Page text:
At the beginning of a new term in Brussels, a report on the commission’s top class

The school has been drifting since last year. Some pupils are failing to pull their weight just when everyone must tug together. Next year the school is supposed to discuss offering places to pupils from very different backgrounds. The new euro-bingo hall should be ready for its opening jamboree. And parents should realise that the top class is already too big. Some prefects will have to leave if standards start to fall.

Erkki Liikanen
Budget, personnel
1= A splendid performance. Despite staff extravagance and lots of perks, his grip on school spending has been remarkably tight. Parents should thank him for keeping down the fees. 9 (8)
Karel Van Miert
1= A triumphant year! Man of the match for beating the bullies of Boeing College, but must not rest on his laurels. Some parents, even our richest ones from Paris and Bonn, are still much too keen on special prizes for backward children. Karel must be brave enough to tell them off–and strong enough to get fellow pupils behind him. 9 (8)
Emma Bonino
Consumer policy and food safety, fish, humanitarian aid
3= A delightful girl, bubbling with ideas, a bit of a show-off, plucky enough to go on adventure training out of school bounds. Emma is now the chief taster of our school food, which is not always of Michelin standard. She must be careful not to let fishing-club pupils tie her up with their tackle. 8 (9)
Franz Fischler
3= Big Franz has had a good year, though Emma threw a custard pie at him during a row over school food. And he must get the headmaster to help him stop greedy boys from farming backgrounds keeping prices far too high in the tuck shop. 8 (9)
Leon Brittan
Vice-president, North America, Far East, Australasia, trade
5= A clever boy who is not as popular as he should be. Still, he has been good at sucking up to our sister college across the Atlantic without giving away too many buns. Sometimes he seems bored. Should we find him some new hobbies? 7 (7)
Mario Monti
Single market, tax
5= An excellent pupil, hard-working and polite, who was admirably cool when some rude parents started booing him in an inter-house match. However, his special project–trying to make parents pay the same taxes wherever they live–may get him into hot water. 7 (7)
Yves-Thibault de Silguy
Economy and finance
5= Some teachers say his mathematics is still shaky. Others say he deliberately tries to outwit them with silly puzzles and phoney figures. All the same, parents and pupils admire the way he has stuck to his favourite hobby, “euro bingo”. Watch the jackpot! 7 (7)
Hans van den Broek
Eastern Europe and ex-Soviet Union
5= Has done his best to persuade parents to let in scholarship boys from the “wrong side of the tracks”. But the governing board still hasn’t decided exactly who should be let in or how much new pupils should pay. Keep it up, Hans. 7 (6)
Neil Kinnock
9= Full of beans, but still talks too much in class. Time for some of his big ideas to come good. Where are those special trains and even aircraft he says should whizz children all over the school grounds? 6 (7)
Jacques Santer
9= Has done his best as head boy. Keeps the school happy but not too rowdy. But at this year’s big parental meetings too many clever boys took advantage of his indulgent nature. Must become a bit of a bully if everyone is to accept new school rules now well overdue. 6 (7)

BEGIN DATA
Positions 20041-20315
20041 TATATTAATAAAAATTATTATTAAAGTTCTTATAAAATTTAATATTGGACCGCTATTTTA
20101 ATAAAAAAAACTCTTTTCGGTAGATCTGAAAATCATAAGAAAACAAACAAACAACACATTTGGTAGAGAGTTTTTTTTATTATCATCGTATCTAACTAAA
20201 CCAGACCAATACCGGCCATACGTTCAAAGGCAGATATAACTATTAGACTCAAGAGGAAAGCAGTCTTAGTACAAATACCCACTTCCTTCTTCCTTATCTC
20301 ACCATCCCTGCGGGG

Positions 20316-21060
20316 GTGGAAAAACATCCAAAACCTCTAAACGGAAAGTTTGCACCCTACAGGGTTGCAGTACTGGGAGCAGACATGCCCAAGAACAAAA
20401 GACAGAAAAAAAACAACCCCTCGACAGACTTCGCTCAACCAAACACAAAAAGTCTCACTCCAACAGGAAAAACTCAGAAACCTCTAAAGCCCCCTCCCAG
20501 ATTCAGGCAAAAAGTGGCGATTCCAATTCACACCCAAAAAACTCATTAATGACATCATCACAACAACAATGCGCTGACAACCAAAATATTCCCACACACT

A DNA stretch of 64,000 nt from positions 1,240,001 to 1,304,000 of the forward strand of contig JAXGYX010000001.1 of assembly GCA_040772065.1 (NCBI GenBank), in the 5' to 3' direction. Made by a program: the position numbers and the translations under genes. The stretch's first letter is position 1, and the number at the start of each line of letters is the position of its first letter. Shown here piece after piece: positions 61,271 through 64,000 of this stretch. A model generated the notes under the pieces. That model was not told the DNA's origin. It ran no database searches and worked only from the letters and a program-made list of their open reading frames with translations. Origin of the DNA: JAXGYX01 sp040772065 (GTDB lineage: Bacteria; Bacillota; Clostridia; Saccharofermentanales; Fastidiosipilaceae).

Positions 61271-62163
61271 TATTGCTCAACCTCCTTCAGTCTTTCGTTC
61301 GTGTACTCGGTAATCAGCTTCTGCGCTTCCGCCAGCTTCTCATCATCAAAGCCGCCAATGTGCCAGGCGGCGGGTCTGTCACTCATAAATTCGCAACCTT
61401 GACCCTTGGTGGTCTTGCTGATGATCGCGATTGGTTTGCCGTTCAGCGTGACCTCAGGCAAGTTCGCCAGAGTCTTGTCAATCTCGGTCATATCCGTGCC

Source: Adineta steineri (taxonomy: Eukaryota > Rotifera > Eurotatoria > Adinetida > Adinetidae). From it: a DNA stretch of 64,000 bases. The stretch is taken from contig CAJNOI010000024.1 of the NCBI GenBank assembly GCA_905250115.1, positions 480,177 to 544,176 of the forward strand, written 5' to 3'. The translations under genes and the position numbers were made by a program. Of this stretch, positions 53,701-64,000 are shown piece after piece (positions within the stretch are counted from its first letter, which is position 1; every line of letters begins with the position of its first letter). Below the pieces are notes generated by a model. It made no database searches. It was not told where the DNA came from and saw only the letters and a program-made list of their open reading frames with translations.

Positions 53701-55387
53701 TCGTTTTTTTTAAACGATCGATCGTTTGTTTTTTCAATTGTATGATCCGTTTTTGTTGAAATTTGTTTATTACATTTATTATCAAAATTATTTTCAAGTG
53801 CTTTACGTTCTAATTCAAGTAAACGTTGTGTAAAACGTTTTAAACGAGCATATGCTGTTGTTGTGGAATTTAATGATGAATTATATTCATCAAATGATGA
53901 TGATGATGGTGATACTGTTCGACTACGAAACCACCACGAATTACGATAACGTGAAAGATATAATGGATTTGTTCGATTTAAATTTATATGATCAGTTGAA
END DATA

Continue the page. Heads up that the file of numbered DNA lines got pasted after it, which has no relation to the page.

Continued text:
Monika Wulf-Mathies
9= A nice, unstuffy girl. Bravely told parents of children from the sticks that they should jolly well pay higher fees like the rest of the class. For her pains, the bumpkins may well thump her in the playground. Needs a helping hand from bigger boys. 6 (6)
Anita Gradin
Immigration, justice, home affairs, fraud
12= As prefect with special responsibility for two popular subjects–honesty and girls’ rights–she has tried hard but has been too mousy. 5 (5)
Manuel Marin
Vice-president, Middle East, Latin America, South-East Asia
12= A serious, plodding boy who still fails to fulfil early promise. And he is too tied to his mummy’s Spanish apron. 5 (5)
Marcelino Oreja
Institutions, culture, audiovision
14 A plausible boy with excellent manners who sadly failed to impress at the parents’ end-of-term conference. 4 (4)
Martin Bangemann
Industry, info-tech, telecoms
15= Why is such a bright lad not doing better? Spends too much time playing with his boat when he should be running the school workshops, where standards are still too low. 3 (4)
Padraig Flynn
Jobs and social affairs
15= Has become more popular since more parents signed up to a refurbished Lefties’ Club. A bit of a bore about sticking to school rules, and still gabbles too much in class. 3 (2)
Christos Papoutsis
Energy, small and medium- sized enterprises, tourism
15=A shy, well-meaning lad who does not stand out. School would be much cheaper if he could persuade parents to let all pupils compete for prizes in his special hobby, energy. 3 (3)
Joao de Deus Pinheiro
Africa, Caribbean, Pacific
15=Has been out of school so often this term that it is hard to give him a fair mark. Some say he prefers golf to homework. Clever of him to avoid being bottom of the class. 3 (3)
Ritt Bjerregaard
Environment, nuclear safety
19=A shoddy, muddled worker and a crosspatch. Tries to please green-fingered friends back home but nobody else. 2 (2)
Edith Cresson
Science, research and education
19=What a shame. Edith is brighter than she seems but is often late for school, saying she does extra jobs at home. If she tried harder at school she might be less homesick. 2 (3)

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